The research of today has been shaped by how young scientists were viewed and received when starting out decades earlier. The author reflects on her personal experiences as a woman pursuing a science career and looks at contemporary contributions to innovation and science by men and
women. Although women have been routinely asked "why" they wanted to enter a scientific field while men have been asked "what" field they wanted to enter, the author asserts that an objective look is revealing. An analysis of the data available on the National Academy of Inventors website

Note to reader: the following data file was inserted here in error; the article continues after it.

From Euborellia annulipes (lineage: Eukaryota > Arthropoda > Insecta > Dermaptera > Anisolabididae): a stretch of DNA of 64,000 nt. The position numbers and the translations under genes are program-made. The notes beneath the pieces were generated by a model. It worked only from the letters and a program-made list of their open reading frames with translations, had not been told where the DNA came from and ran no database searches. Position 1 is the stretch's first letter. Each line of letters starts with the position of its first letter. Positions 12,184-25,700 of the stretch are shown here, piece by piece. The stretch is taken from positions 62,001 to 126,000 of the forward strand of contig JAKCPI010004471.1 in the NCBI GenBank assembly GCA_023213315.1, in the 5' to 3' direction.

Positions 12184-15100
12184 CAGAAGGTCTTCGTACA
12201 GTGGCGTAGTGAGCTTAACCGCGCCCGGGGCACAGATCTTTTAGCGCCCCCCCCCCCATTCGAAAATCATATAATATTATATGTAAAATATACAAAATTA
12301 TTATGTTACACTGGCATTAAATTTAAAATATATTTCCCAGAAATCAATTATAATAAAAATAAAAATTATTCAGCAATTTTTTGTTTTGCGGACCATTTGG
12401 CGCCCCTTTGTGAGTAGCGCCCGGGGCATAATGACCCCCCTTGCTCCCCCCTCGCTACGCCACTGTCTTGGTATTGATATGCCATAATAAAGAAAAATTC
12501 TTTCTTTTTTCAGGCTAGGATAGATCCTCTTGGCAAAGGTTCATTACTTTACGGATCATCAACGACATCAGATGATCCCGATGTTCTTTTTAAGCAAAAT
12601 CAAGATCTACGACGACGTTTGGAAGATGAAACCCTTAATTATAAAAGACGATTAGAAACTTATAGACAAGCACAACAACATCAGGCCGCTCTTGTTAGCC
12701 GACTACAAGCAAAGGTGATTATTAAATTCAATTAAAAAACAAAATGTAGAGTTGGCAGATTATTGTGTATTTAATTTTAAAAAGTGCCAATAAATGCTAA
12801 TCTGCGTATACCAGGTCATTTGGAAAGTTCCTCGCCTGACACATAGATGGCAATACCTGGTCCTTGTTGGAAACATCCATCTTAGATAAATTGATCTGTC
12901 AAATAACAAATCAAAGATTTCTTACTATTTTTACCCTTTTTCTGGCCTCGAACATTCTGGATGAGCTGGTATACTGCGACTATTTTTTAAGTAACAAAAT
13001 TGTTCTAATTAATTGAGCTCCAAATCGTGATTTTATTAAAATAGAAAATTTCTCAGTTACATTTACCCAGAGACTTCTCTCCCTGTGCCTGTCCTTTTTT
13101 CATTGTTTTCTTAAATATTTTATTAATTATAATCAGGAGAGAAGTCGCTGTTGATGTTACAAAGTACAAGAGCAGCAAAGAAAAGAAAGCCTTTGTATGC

demonstrates: 1) equal creativity as shown by categories of patents held by both men and women and 2) the effect of the early, and possibly continuing, bias during the careers of women in that men hold more patents than women.
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NATIONAL ACADEMY OF INVENTORS
Document Type: Research Article
Publication date: March 1, 2017
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Technology and Innovation, edited and published by the National Academy of Inventors, is a forum for presenting information encompassing the entire field of applied sciences, with a focus on transformative technology and academic innovation. Regular features of T&I include commentaries contributed by the United States Patent and Trademark Office (USPTO) and in-depth profiles of Fellows of the National Academy of Inventors in every issue.